Republican Sen. John Bonacic called for a ban on lawmakers earning income from “active employment” other than their government jobs — a call that comes a day after former Assembly Speaker Sheldon Silver was booted from office after he was found guilty of seven counts of corruption.

Bonacic has stated in the past he supports limiting the money lawmakers can make in the private sector, but it remains to be seen whether a drumbeat will grow at all for a “professional” Legislature that would ban private-sector employment in the wake of the Silver verdict.

Previously, lawmakers have suggested linking a professionalized Legislature to a boost in the base $79,500 salary, which hasn’t been increased since 1998 (Lawmakers earn more in some cases for committee chairmanships and leadership positions).

Silver was able to amass $4 million in legal fees that prosecutors claimed were actually bribes. He was convicted on Monday of fraud, extortion and money laundering charges.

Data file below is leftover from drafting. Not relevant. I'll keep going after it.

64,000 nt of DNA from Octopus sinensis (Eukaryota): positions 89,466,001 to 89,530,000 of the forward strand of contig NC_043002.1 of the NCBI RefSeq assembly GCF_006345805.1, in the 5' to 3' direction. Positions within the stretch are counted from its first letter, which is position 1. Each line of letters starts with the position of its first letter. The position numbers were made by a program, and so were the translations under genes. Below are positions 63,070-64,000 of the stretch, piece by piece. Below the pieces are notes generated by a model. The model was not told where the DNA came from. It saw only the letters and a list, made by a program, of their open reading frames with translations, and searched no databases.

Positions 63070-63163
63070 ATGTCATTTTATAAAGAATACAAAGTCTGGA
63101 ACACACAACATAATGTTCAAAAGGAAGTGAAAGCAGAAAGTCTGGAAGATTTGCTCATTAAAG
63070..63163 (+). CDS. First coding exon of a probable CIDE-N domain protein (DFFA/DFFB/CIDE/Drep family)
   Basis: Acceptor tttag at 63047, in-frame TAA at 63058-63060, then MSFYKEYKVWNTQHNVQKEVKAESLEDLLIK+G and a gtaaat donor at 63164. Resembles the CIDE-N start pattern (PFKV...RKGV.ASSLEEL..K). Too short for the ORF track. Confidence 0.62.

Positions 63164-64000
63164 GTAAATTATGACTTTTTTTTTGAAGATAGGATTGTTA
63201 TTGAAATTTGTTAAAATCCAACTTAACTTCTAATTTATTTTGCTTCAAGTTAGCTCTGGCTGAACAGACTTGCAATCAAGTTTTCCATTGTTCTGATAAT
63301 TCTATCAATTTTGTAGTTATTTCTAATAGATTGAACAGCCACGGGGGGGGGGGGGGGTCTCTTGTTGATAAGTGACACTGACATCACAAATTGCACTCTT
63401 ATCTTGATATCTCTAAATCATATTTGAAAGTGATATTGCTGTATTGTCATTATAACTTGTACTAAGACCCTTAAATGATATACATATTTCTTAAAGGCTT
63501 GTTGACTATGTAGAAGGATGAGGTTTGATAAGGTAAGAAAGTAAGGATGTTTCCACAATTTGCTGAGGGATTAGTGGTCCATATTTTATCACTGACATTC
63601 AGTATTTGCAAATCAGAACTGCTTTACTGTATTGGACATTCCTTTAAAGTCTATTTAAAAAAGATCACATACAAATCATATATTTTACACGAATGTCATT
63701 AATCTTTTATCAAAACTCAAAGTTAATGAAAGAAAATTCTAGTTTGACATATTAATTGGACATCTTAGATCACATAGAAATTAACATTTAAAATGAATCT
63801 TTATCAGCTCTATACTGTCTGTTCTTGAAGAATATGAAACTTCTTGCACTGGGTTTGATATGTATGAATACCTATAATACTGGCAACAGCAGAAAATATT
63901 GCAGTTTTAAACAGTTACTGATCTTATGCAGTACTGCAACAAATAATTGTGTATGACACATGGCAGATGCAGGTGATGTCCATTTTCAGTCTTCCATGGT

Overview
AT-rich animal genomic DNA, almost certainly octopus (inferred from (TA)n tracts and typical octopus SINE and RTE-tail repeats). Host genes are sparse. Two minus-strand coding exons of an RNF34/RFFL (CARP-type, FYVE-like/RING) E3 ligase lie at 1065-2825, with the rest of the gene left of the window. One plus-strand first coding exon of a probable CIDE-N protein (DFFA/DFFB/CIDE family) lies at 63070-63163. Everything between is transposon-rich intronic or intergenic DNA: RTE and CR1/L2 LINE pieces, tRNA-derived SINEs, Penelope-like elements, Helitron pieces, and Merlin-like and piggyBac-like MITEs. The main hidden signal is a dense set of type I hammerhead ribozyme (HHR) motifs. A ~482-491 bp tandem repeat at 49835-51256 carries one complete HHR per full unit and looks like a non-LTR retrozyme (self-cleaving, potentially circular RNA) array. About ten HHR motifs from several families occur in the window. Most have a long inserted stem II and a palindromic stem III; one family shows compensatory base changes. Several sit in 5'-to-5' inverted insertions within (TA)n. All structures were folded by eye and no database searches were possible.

“Every legislator was shocked to hear about the questionable practices of the former Speaker, and his accumulation of ill-gotten millions while in public office,” Bonacic said. “:All of his questionable conduct was also done in a very secretive way, and I am not surprised by the jury’s guilty verdict.”

Lawmakers in leadership positions in recent months have distanced themselves from their outside businesses following the arrests of both Silver and former Senate Majority Leader Dean Skelos. Both men were listed “of counsel” at law firms though it was unclear what, exactly, they did to earn their pay.

Sen. Jeff Klein, the leader of the Independent Democratic Conference, ended his relationship with his law firm where he was partner, as did Senate Majority Leader John Flanagan.

“I believe that if we ban outside income from active employment for elected officials, and pay them a livable wage to raise their families, it will go a long way to cure the temptation of a few to engage in this type of bad behavior,” Bonacic said.